A new Radiohead song called “These Are My Twisted Words” seemingly fell out of the sky late last week, making the rounds on various torrent sites and Internet forums. As is the norm whenever Radiohead does anything of the slightest significance, the online rumor mill went into overdrive. Was this song an outtake from a previous album? Was it part of a new EP that would be announced on Monday, as hinted by a cryptic note that accompanied the leak? Or was it Thom Yorke’s rumored contribution to the new Twilight movie? Well, a brief post to the band’s official website this morning confirmed the answer to be “none of the above.”
As it turns out, Yorke was being serious last week when he told The Believer that Radiohead would not be making any kind of full-length albums for the foreseeable future. It would seem that “Twisted Words” is the first of many single tracks that the band will simply release when they are finished. As such, we can’t look at this song the way we would look at a normal one-off “throwaway” song. As far as we know, this is the way Radiohead operates now.
At first I was completely against this idea. How could anybody not be? Radiohead makes albums, not singles. Not only that, but they are coming off one of the most impressive winning streaks in rock history. These are the last six Radiohead albums: The Bends, OK Computer, Kid A, Amnesiac, Hail to the Thief, and In Rainbows. Think about that for a second. Is there any argument that can be made for that run of albums not ranking with Bowie’s ‘70s output, the Who’s albums from The Who Sell Out through Quadrophenia, or the first four Talking Heads records? And now we’re supposed to believe that Radiohead is a singles band all of a sudden? Preposterous!
Or is it? After all, this isn’t a new idea. In the 1960s and ‘70s, plenty of bands seemingly led double existences as hitmakers and “artists” making cohesive, complete albums. From Rubber Soul on, the Beatles specialized in making full-length LPs that pushed the boundaries of rock n’ roll as a legitimate art form but somehow did not include any of the following songs: “Day Tripper,” “We Can Work it Out,” “Paperback Writer,” “Rain,” “Hey Jude,” “Revolution,” “Don’t Let Me Down.” These singles were standalone releases that were anticipated and then celebrated nearly as much as the Beatles’ albums. The Who and the Rolling Stones also had extensive catalogs of singles that existed as separate entities from their LPs. This even continued into the 1980s—what Smiths fan wouldn’t put Louder Than Bombs up there with any of the group’s studio albums?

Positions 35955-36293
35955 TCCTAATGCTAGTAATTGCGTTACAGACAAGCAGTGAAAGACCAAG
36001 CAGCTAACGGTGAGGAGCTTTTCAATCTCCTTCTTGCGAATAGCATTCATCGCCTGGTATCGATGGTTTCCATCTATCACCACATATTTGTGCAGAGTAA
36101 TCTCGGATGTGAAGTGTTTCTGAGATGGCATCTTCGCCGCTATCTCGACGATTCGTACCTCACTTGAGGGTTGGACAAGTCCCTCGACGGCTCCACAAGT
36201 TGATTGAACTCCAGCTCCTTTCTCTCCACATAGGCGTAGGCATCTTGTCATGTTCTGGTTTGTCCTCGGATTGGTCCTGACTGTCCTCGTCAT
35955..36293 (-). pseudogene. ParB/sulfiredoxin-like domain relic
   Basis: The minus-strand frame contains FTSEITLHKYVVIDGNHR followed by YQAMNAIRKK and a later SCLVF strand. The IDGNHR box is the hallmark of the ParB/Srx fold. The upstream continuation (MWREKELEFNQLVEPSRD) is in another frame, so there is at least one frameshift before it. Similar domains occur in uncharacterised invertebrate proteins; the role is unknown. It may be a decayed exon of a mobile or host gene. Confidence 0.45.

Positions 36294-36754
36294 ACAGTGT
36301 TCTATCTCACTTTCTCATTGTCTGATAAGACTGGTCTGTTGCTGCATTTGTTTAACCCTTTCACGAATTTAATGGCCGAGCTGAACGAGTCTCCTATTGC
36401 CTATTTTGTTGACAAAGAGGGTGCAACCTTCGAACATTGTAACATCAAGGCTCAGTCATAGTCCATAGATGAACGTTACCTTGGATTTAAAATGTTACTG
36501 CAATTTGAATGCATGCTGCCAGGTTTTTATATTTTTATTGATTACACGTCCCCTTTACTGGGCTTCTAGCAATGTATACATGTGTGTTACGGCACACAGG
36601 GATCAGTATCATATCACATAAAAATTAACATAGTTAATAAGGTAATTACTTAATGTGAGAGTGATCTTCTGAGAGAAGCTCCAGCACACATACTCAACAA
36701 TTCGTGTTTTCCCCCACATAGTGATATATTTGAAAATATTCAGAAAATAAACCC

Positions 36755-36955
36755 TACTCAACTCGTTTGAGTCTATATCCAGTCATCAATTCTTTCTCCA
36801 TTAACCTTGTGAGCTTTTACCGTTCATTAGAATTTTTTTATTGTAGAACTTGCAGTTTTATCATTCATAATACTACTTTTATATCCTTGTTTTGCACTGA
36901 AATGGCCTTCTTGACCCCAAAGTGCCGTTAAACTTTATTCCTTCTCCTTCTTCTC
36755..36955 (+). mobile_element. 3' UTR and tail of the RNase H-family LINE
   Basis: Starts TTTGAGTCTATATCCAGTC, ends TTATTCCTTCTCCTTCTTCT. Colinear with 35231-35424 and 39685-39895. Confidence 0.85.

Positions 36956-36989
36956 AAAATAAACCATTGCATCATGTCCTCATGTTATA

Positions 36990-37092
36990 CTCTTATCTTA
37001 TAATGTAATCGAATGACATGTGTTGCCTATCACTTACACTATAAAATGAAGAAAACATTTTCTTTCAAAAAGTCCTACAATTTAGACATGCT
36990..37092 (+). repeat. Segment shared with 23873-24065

Maybe it was just a product of the CD replacing vinyl as the dominant format, but somewhere between the late ‘80s and the early ‘90s, the single stopped being a viable medium for so-called “serious” rock bands. Even a few years ago before people stopped buying music entirely, when was the last time you or anybody you know bought a CD single? The digital revolution brought back the single in the worlds of pop and hip-hop, but not so much in rock. Sure, bands release singles in advance of an album, but these days that’s just another word for “the song from the album that the record label thinks will help sell the most albums.”
A band with a Radiohead-level reputation making a conscious shift towards releasing singles with their own artwork and no album tie-ins is potentially game-changing. I’ve always been the kind of person who tends to get far less excited about a new song by a band I like when it isn’t part of an album. Radiohead has plenty of B-sides and non-album tracks, but I haven’t listened to most of then nearly as extensively as I have their albums. Now I’m faced with the reality that “new Radiohead” for the next couple of years at least is going to mean new songs when they’re finished. It is entirely possible that “These Are My Twisted Words” is kicking off a run of killer singles that will collectively define the period of Radiohead’s career between In Rainbows and the next time they decide to commit to a full-length album. And in much the same way that In Rainbows’ unconventional release launched a flurry of bands offering variations on the pay-what-you-want formula, Radiohead might have just made it acceptable for “legitimate” rock bands to release singles as standalone artistic statements. And I’m pretty okay with that.